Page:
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Gender and Representation in Latin America$
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Leslie A. Schwindt-Bayer

Print publication date: 2018

Print ISBN-13: 9780190851224

Published to Oxford Scholarship Online: February 2018

DOI: 10.1093/oso/9780190851224.001.0001

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PRINTED FROM OXFORD SCHOLARSHIP ONLINE (oxford.universitypressscholarship.com). (c) Copyright Oxford University Press, 2022. All Rights Reserved. An individual user may print out a PDF of a single chapter of a monograph in OSO for personal use.date: 25 May 2022

Women in Presidential Cabinets

Women in Presidential Cabinets

Getting into the Elite Club?

Chapter:
(p.39) 3 Women in Presidential Cabinets
Source:
Gender and Representation in Latin America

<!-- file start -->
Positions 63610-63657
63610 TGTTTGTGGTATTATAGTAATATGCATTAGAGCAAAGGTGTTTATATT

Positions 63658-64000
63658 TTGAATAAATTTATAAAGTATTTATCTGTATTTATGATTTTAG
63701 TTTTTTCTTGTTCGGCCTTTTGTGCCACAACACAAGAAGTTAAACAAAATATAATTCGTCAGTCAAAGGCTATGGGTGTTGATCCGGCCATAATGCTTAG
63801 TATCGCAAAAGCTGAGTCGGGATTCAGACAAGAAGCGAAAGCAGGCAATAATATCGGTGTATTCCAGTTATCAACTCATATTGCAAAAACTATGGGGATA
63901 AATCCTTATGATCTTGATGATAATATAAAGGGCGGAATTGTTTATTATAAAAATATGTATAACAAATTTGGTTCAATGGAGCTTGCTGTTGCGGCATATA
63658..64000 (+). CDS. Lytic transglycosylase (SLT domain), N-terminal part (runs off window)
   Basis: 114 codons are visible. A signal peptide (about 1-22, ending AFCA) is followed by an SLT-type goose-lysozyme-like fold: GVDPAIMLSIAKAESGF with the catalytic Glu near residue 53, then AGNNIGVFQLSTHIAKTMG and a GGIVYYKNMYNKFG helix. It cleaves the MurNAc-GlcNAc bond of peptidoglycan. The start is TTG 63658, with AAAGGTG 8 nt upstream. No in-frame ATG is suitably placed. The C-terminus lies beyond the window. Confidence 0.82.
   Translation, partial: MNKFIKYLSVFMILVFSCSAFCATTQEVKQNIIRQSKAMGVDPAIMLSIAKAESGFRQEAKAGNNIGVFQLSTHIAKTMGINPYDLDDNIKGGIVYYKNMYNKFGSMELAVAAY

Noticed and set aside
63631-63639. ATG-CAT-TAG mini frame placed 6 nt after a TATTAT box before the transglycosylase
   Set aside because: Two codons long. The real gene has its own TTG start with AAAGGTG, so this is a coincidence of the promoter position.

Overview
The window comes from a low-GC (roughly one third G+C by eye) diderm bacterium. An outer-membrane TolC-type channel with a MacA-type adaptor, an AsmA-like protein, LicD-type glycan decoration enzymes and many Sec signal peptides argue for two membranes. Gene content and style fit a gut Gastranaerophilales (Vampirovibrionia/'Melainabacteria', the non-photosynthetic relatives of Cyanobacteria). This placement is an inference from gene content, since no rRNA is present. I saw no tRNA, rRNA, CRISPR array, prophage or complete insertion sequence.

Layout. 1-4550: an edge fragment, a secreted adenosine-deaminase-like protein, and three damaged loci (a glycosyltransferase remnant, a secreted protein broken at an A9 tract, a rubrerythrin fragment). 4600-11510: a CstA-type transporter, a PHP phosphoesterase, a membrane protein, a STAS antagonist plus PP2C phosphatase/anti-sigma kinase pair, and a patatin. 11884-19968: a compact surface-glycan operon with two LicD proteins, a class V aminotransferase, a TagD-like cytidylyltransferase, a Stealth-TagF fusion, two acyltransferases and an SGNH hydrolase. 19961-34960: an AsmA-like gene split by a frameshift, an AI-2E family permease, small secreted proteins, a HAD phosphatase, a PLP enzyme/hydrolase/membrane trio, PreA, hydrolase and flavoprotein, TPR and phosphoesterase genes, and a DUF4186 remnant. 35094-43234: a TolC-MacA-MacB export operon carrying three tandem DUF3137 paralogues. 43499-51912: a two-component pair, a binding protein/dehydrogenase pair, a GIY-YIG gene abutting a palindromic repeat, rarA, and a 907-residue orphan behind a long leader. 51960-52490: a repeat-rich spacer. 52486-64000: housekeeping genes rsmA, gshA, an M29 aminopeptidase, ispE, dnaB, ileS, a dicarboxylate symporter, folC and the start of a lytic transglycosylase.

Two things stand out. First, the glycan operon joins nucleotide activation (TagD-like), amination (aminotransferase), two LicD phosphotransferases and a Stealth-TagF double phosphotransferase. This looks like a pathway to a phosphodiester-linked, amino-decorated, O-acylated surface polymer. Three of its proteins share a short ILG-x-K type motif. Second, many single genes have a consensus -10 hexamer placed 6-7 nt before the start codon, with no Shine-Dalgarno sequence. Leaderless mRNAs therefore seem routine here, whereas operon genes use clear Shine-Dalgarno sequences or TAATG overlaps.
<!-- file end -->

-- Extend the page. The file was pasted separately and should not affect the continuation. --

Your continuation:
Author(s):

Michelle M. Taylor-Robinson

Meredith P. Gleitz

Publisher:
Oxford University Press
DOI:10.1093/oso/9780190851224.003.0003

Michelle M. Taylor-Robinson and Meredith P. Gleitz show that the overall representation of women in cabinets has increased significantly since the democratic transition, but women and men tend to be represented in stereotypically gendered cabinet portfolios and women who get appointed look like men in experience, backgrounds, and other qualifications. They identify the main causes of the increase in women’s presence in cabinets as the recent political crises that have led to outsider, leftist, and female (to only a very small degree) presidents who select more women. Additionally, as women are getting more represented in national legislatures and subnational governments, they are more represented in cabinets. The consequences of greater gender balance in cabinets for women’s issues and gender equality programs are minimal. Female cabinet ministers find it difficult to promote women’s issues because they are often in posts with little access to resources or need to implement the president’s priorities instead.

Keywords:   gender, women’s issues, Latin American cabinets, female cabinet ministers, Latin American legislatures, presidentas

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